US 20040029566 A1
A method for controlling access to a telecommunicable data file provided by a content provider to one or more authorized recipients; comprising the steps of: encrypting the data file, associating with the encrypted data file a toll server software device; the toll server software device comprising; means for receiving authorization data from a potential recipient means for communicating the authorization data to a toll server for validation, and means for decoding the data file if authorization is validated, uploading the encrypted data file and toll server software device to a communications network accessible by recipients, downloading the encrypted data file and toll server device to a recipient requiring access to the data file, requesting authorization data from the recipient and communicating the authorization data to a toll server for validation, and, on successful validation, downloading a decryption key suitable for decrypting the data file from the toll server to the toll server device, and decrypting the data file. Optionally, the validation of authorization data may incorporate completion of a financial transaction, this may be effected through use of premium rate telephone lines using the novel method and system of the invention.
1. A method for controlling access to the content of a telecommunicable data file provided by a content provider to one or more authorised recipients; comprising the steps of:
encrypting the data file
associating with the encrypted data file a toll server software device;
the toll server software device comprising:
means for receiving authorisation data from a potential recipient
means for communicating the authorisation data to a toll server for validation
and means for decoding the data file if authorisation is validated,
uploading the encrypted data file and toll server software device to a communications network accessible by recipients
downloading the encrypted data file and toll server device to a recipient requiring access to the data file
requesting authorisation data from the recipient and communicating the authorisation data to a toll server for validation, and
on successful validation, downloading from the toll server to the toll server software device a decryption key necessary for decrypting the data file.
2. A method as claimed in
3. A method as claimed in
4. A method as claimed in
5. A method as claimed in any preceding claim wherein the authorisation data is provided in the form of a password or personal identification number unique to the recipient and/or the content provider.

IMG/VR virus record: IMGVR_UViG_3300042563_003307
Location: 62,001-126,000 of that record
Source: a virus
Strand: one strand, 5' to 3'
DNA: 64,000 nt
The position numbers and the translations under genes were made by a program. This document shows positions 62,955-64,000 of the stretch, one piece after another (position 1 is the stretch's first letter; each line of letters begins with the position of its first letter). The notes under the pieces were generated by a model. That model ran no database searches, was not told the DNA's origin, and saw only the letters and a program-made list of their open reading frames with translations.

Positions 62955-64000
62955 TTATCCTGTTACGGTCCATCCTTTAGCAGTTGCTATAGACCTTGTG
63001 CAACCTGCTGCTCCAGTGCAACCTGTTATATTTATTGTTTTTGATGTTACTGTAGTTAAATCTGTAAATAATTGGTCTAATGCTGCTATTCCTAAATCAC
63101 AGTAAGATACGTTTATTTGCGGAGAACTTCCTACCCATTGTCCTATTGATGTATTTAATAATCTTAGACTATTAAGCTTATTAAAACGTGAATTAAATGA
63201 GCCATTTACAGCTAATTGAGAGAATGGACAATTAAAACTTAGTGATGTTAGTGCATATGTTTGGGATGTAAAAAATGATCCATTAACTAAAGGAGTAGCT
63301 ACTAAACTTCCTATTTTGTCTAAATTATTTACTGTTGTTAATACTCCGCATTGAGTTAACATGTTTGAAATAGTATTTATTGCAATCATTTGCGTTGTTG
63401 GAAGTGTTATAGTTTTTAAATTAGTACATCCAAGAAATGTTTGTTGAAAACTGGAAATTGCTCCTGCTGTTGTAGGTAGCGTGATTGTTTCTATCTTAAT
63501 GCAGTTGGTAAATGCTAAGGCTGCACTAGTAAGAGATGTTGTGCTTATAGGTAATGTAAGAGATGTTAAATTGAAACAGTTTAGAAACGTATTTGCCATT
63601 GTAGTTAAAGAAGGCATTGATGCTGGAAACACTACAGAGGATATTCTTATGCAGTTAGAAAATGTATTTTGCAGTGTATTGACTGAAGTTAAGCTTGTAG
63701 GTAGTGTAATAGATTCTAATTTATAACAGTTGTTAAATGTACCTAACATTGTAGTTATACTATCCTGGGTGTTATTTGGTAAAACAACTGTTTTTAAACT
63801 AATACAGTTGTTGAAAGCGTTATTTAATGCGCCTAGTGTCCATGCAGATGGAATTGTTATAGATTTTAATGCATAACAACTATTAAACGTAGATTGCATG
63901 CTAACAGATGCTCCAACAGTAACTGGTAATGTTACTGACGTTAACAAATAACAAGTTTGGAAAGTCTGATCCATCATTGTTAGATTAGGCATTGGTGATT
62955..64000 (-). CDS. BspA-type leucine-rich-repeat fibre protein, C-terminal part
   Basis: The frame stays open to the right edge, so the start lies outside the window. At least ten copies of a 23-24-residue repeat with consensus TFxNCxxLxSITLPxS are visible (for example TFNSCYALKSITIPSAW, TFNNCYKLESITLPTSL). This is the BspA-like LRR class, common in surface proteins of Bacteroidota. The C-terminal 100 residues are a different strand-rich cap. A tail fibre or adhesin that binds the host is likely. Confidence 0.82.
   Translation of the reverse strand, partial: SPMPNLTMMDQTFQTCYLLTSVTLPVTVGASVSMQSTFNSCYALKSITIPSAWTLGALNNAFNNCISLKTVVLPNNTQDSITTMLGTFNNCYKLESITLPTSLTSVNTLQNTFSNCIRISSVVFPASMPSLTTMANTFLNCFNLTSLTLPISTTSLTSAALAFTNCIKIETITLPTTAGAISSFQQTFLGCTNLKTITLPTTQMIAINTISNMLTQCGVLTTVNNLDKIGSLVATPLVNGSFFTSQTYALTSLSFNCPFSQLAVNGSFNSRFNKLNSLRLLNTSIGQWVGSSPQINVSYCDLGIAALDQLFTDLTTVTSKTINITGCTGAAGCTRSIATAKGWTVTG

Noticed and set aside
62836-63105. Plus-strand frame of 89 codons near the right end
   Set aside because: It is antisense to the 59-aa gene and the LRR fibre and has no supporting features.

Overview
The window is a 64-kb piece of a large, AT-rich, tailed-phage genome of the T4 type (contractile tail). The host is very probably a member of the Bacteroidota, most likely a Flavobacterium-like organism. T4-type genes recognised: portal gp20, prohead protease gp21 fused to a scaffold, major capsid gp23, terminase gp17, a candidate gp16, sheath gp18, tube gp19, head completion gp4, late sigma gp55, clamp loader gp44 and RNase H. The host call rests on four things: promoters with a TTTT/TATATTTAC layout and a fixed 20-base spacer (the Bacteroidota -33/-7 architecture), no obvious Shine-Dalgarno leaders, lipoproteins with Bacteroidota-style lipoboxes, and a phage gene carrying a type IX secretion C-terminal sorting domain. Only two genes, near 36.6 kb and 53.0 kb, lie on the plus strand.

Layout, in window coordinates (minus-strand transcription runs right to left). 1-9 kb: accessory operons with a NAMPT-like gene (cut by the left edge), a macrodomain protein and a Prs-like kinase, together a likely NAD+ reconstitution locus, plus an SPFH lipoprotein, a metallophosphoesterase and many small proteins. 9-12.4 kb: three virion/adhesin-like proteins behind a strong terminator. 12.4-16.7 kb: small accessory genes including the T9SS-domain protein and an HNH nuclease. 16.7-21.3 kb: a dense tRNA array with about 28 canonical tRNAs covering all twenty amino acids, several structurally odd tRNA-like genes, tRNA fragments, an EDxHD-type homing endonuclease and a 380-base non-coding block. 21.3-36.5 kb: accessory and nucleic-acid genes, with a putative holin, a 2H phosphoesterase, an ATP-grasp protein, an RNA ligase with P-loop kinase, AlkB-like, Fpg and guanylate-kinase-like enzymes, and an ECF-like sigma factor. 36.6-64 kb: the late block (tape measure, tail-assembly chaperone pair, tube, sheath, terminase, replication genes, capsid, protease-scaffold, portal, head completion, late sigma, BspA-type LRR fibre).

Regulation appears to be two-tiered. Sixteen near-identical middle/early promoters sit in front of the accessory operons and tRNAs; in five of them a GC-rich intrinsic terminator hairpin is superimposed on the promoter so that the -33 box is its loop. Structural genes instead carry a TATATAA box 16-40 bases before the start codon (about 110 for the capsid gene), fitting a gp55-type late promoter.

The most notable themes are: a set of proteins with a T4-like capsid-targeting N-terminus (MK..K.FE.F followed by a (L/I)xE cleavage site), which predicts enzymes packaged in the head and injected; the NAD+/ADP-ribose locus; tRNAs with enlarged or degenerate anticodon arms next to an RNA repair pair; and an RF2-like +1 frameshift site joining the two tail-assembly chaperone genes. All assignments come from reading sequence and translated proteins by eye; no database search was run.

6. A method as claimed in any preceding claim wherein the communications network is the Internet.
7. A method for monitoring access to a click-through advertisement on a content provider's website comprising the steps of;
associating a unique identifier with the advertisement and linking click-throughs to the advertisement with a toll server, whereby each time a click is made on the advertisement, the unique identifier is able to contact the toll server, the toll server having means for recognising the advertisement by its unique identifier and thereby counting the number of click-throughs to the website.
8. A method as claimed in
9. A method as claimed in
10. A method as claimed in
11. A method for performing a financial transaction between a vendor and purchaser through an e-commerce Internet website, comprising;
requesting authorisation data from the vendor
validating the authorisation data, telecommunicably connecting the purchaser with a premium rate telephone line for a period sufficiently long to accrue a charge equal to or greater than that payable in the transaction,
transferring appropriate funds to the account of the vendor and notifying the vendor that payment has been effected.
12. Apparatus for controlling access to a telecommunicable data file provided by a content provider to one or more authorised recipients, comprising;
a toll server software device associated with the encoder and configured to communicate with a toll server, the toll server software device comprising;
means for receiving authorisation data from a potential recipient
means for communicating the authorisation data to the toll server for validation
and means for decoding the data file if authorisation is validated, and the toll server comprising;
means for generating and validating authorisation data specific to a recipient and/or content provider
a decryption key for decoding a data file encoded by the encoder, and means for downloading the decryption key to the toll server software device when authorisation data is validated.
13. Apparatus as claimed in
14. Apparatus as claimed in
15. Apparatus as claimed in
requests authorisation data from the recipient
receives an input in response to the request
uploads the input received to the toll server and requests validation, and on receipt of validation, downloads the decryption key from the toll server.
16. Apparatus as claimed in any of
a telecommunications network connected with one or more premium rat telephone lines,
an automated answering system for answering calls made to the network, the answering system being configured to identify callers and/or receive information or instructions via a touch tone key pad relating to the amount of the financial transaction and to effect connection to the premium rate telephone line for a period sufficiently long to accrue a credit equal to or greater than the amount of the financial transaction.
17. Apparatus as claimed in
18. A method for controlling access to a telecommunicable data file provided by a content provider to one or more authorised recipients substantially as described herein and with reference to the Figures.